We meet a “Mean-Hearted Woman” who is coldly forced out of her home on Christmas morning by a husband who’s found another lover. Jason Isbell, Margo Price, and Kyshona lend supporting vocals on the standout “You Was Born to Die,” which finds Victoria flexing the dynamics of her voice, layered over a melody that’s as much a character in the story as the lyrics themselves. The sobering “The Whole World Knows” follows a struggling drug addict who feels like an outsider in her church-going community, while a young woman mourns the death of her sister in “My Oh My.” Victoria proves she has a fierce tongue and spirit to match on “Deep Water Blues,” undeterred in addressing white supremacy head on, proclaiming, “Now it’s been too many times I been put in a place/To have to wipe up a mess a white man made/Like my grandmama did and her mama did too/So I’ll be awful glad to get me clean of you/And let the water do what water do.”
“I wanted to almost have the record be a meditation on the way that perception is seen in the South. Who’s the narrator of one’s life? Is it you, or is it the way people perceive you? What does it cost a person who’s not able to live up to what it takes to belong in a group? What does belonging even mean? What are the ways that we’re asked to sacrifice ourselves in the name of Christianity and respectability and good manners?” she reflects. “I wanted some of the songs to be looking at this girl who can’t belong from an onlookers’ perspective and then some to let her speak and let us hear her prayers and her meditations. I don’t know which perception is accurate.”
Stepping outside of her own frame of mind didn’t come without its challenges. The singer cites “Far From Dixie” as the song she felt most vulnerable writing, a process that required time and patience. “I was in a troubled way and I wasn’t sure what I wanted to say,” she admits. “I’ve learned never to write down what you don’t mean. Even if it’s not about you, if it’s not true to you coming out of your hands, I’d rather drive people crazy for a year than commit to something that I knew was not the heart of what I needed to say.”
Always one to honor her word, Victoria reclaims the narrative of the phrase “Southern Gothic,” often defined in literature by flawed characters, darkness and a feeling of alienation. With this powerful body of work, Victoria owns her space as a prolific Southern storyteller like the ones who came before her. “Typically when people think of Southern Gothic, they’re thinking of a particular aesthetic of the South that is centered in whiteness and centered in white dread and white anxiety and white fear of ‘the other.’ But I wanted to reclaim that title to be used as a marker of a Southern Black girl’s experiences growing up doubly othered and skewered so far outside the dominant culture narrative that centered itself only by excluding you. I wanted to center the mythologies of a Black Southern girl. I wanted to center her experiences and place them shoulder to shoulder with other Southern writers who claim to speak for the South,” she explains. “It was my way of putting my work under that umbrella of Southern narrative and Southern storytelling. It’s my way of authorizing the experiences of girls that look like me, who grew up where I did.”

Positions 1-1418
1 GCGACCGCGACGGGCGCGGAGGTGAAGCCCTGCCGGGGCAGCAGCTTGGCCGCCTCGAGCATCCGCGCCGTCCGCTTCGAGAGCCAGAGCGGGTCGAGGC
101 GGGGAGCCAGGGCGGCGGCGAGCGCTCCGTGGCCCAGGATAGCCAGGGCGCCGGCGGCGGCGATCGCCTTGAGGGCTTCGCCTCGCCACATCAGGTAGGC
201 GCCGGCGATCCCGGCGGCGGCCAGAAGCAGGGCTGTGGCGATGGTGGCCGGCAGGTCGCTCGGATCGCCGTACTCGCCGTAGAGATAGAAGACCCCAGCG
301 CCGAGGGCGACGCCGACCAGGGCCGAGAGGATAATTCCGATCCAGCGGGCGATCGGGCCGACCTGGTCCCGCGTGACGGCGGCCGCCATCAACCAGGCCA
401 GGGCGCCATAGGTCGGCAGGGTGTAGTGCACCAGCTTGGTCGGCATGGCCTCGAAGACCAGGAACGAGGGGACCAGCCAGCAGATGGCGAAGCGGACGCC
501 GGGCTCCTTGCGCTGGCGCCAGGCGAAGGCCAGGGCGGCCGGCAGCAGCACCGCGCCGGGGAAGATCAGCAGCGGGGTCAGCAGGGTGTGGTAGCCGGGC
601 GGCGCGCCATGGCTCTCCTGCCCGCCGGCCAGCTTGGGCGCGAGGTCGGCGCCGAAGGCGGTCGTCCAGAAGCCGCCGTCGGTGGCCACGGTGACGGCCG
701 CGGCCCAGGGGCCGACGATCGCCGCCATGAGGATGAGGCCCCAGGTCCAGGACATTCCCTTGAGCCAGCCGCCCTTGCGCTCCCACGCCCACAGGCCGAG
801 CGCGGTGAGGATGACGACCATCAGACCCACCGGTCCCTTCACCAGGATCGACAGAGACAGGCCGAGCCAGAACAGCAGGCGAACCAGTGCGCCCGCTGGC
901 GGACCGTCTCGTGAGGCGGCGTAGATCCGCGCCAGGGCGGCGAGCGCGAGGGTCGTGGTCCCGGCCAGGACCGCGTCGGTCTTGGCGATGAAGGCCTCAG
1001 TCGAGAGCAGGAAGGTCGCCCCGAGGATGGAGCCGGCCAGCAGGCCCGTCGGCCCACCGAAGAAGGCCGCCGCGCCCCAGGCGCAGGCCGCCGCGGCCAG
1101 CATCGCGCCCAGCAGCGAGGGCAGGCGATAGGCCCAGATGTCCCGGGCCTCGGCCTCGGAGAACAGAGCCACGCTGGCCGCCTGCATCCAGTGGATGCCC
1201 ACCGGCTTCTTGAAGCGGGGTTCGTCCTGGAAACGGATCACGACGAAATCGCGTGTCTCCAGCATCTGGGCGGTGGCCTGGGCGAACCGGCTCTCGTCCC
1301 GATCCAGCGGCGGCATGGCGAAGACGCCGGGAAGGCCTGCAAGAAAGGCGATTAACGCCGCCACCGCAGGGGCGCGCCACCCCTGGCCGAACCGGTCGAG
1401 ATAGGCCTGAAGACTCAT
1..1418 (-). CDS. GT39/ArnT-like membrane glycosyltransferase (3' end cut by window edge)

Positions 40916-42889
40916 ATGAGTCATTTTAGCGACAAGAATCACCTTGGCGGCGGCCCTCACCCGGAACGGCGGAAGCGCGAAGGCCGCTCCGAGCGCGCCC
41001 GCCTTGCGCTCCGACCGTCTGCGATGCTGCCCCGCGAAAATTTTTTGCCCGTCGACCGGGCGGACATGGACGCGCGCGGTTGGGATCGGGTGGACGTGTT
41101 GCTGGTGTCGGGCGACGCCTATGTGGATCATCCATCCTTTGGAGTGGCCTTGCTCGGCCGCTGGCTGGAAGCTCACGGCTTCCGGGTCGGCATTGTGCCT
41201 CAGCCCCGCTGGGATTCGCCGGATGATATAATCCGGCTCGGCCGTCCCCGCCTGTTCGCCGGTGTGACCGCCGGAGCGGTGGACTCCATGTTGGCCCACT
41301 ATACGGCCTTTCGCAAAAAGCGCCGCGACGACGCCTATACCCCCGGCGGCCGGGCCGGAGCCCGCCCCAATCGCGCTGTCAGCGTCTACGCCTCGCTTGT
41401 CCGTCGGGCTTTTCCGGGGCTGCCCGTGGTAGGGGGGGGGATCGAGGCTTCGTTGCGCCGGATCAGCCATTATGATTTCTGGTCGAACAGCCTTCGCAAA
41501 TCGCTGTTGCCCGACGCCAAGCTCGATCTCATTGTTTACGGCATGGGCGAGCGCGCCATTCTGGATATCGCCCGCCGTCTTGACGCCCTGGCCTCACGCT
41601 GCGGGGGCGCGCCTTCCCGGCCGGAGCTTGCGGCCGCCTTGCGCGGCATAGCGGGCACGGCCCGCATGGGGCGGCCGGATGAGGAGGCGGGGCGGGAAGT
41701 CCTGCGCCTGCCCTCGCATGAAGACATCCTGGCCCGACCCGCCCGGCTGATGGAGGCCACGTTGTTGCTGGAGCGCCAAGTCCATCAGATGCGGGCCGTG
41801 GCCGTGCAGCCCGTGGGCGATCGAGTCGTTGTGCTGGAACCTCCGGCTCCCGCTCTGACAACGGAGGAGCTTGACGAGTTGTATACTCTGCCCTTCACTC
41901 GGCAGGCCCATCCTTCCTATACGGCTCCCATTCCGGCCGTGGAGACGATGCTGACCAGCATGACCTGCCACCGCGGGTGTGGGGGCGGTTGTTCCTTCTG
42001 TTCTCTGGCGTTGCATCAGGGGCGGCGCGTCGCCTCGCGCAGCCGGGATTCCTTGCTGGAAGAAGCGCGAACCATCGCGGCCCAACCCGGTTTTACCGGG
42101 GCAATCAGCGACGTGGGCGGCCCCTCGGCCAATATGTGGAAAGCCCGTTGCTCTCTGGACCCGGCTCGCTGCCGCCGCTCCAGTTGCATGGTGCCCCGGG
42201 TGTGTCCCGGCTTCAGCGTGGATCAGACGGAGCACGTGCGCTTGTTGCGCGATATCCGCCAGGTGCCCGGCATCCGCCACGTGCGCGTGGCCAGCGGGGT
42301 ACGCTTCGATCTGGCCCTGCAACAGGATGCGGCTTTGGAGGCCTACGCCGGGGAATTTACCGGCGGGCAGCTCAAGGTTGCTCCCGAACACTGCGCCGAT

Much like the respite the album-making process provided her, Victoria hopes that A Southern Gothic compels others to look inward. “A Southern Gothic, it’s a story. It’s a record that’s very much rooted in my body, rooted in the South, rooted in the dirt. It’s a record that kept me rooted when I wanted to float off into a cloud of anxiety last year. It’s kept me rooted to a true part of myself that exists audaciously independent of all the madness and the chaos. It showed me that there’s a part of me where art comes from that’s mine and it exists purely for itself and it can save your life, that part of you,” she professes of the album’s personal impact. “I would hope that it challenges [listeners] to engage with the lessons that the dominant narrative has imparted upon us to really question the particularities of the way that you walk through the world, the way the world walks through you, and consider the weight that is taken on by society’s eye upon you. How does that alter you? I would challenge them to listen more closely to their inner lives.”
A Southern Gothic arrives on September 17. Victoria recently launched season two of her podcast, Call & Response. She’ll open for Jason Isbell at the Ryman Auditorium on October 24 and appears on his upcoming covers album, Georgia Blue, set for release on October 15.